We have been informed that the total investment for the construction of Adani port would come to Rs7525 crores. But, now figures have changed utterly so that the govt. will have to spend approximately Rs 5000 crore more now. According to the CAG report, Adani has to invest just Rs2454 crores (i.e32.6%); the balance of Rs 5071 crore (67.4%)  will have to be spent by the govt. of Kerala. Even though the total amount of Rs 1635 crore allocated as a grant under VGF to Adani, is to be equally shared by the Union govt. and the govt .of Kerala, there is a provision that the Union’s share should be repaid by the govt. of Kerala. The total capital investment except the amount spent by Adani should be considered as that of the Govt. of Kerala. Even then, after the commencement of the project, up to 15 years, Adani need not pay a single paisa to the govt. If there is profit after that period only 1% of it goes to the govt. There is also the provision in the agreement that Adani can pledge for raising money the 190 acres of land transferred to him by the govt. Information revealed recently shows that the actual investment by govt. of Kerala will be much more than that. The expense newly estimated for land acquisition is Rs 2829 crores and that for road construction is Rs 2039 crores. The railway ministry has estimated Rs 2104 crores for building a new railway line.

Anyhow, according to these estimates, it is clear that a total of Rs 6972crores will be required for the road (Rs4868 crores) and rail (Rs2104 crores). If that is so, the govt of Kerala will have to allocate Rs 4999 crores more instead of the earlier estimated Rs 1973 crores for road and rail. Thus there will be a net increase of Rs 5000 crores in the total investment. It is by spending taxpayers’ money that all these will have to be done for the sake of Adani. Out of the total expenditure of Rs 12500 crores

Adani needs to invest only Rs 2454 crores. In these circumstances, 81% of the total investment is going to be people’s money. This will increase the debt burden of the govt of Kerala which is already facing a debt crisis and will create a situation in which there will be no money to implement social welfare schemes.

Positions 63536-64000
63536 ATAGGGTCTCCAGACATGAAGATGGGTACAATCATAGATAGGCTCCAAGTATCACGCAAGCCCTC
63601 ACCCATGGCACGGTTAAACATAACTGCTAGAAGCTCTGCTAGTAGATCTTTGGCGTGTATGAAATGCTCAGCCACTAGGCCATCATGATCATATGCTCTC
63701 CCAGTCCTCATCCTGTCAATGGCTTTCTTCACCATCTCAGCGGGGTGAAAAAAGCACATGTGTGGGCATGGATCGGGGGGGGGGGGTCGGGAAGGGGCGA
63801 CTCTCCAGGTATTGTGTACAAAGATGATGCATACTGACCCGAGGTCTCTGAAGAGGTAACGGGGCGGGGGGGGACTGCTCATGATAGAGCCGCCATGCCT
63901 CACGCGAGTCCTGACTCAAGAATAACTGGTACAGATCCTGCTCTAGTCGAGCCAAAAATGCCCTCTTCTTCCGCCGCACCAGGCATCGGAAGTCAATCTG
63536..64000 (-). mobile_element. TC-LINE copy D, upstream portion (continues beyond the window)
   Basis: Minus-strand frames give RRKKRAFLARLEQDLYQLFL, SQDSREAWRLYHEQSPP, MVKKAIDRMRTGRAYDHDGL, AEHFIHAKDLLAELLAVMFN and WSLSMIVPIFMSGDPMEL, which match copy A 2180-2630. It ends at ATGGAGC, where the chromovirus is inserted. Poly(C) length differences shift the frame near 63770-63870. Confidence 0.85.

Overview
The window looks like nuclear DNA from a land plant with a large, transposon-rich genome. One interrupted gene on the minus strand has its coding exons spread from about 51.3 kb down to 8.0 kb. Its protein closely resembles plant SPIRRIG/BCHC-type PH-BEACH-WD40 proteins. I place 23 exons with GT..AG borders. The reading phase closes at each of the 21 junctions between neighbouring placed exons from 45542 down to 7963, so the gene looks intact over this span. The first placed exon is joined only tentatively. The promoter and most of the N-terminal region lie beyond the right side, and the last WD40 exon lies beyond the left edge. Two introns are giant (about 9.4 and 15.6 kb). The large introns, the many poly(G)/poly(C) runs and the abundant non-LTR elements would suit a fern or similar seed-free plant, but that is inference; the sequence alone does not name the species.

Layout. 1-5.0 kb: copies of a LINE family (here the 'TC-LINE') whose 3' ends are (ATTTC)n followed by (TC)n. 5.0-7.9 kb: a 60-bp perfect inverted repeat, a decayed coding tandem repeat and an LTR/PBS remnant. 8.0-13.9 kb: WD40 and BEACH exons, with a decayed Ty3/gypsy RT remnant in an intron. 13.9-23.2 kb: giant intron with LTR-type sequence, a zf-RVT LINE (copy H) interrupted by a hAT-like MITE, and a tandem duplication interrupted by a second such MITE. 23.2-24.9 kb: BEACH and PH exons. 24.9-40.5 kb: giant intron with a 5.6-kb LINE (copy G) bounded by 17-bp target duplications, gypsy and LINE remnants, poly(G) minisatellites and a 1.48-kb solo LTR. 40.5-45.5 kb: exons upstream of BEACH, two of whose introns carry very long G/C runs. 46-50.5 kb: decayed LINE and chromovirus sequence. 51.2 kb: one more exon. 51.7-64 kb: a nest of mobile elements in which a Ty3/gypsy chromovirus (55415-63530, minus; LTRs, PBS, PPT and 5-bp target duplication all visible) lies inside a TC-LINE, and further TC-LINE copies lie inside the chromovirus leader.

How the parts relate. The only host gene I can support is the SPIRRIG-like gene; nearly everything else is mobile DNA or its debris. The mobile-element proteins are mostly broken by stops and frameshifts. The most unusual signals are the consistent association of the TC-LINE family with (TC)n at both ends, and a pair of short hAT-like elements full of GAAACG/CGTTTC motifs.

The experience from the Vallarpadam port project is a lesson for us. The Cochin port under Port trust was privatized and  Vallarpadam was handed over to Dubai Port World with much fanfare. We know the condition of Vallarpadam today which does not handle commodities at an average of even 30% of its capacity. Vallarpadam terminal was started with a promise that Kochi would be converted into another Singapore. Those wild fancies for such a development have disappeared today. Only about 100 people have got permanent employment at Vallarpadam. The state of Hambantota Port in our neighbouring Srilanka has also appeared in recent news. Even when infrastructures are being built by borrowing money and squandering public wealth, none of their promised benefits seems to materialize.

The economic and environmental challenges raised by the consequences of the construction of the Vizhinjam port will have to be examined. The govt has an obligation to agree to the fish workers’ demand, as a precautionary principle, that the port building should be suspended till the study is completed honestly and transparently. The govt should abandon false pride and listen to people’s wishes.

Protection of the coast is not the need nor responsibility of fish workers only. Millions of tonnes of granite are mined by destroying midland hills and the Western Ghats, which are brought and dumped on the seashore. People in hilly areas are also suffering from different environmental problems caused by this activity. All Keralites should express their solidarity with this just and righteous struggle of the coastal people for survival.

Subrahmanian N has been working as an environmental activist for the past three and a half decades. He is a regular contributor to the media on Various topics.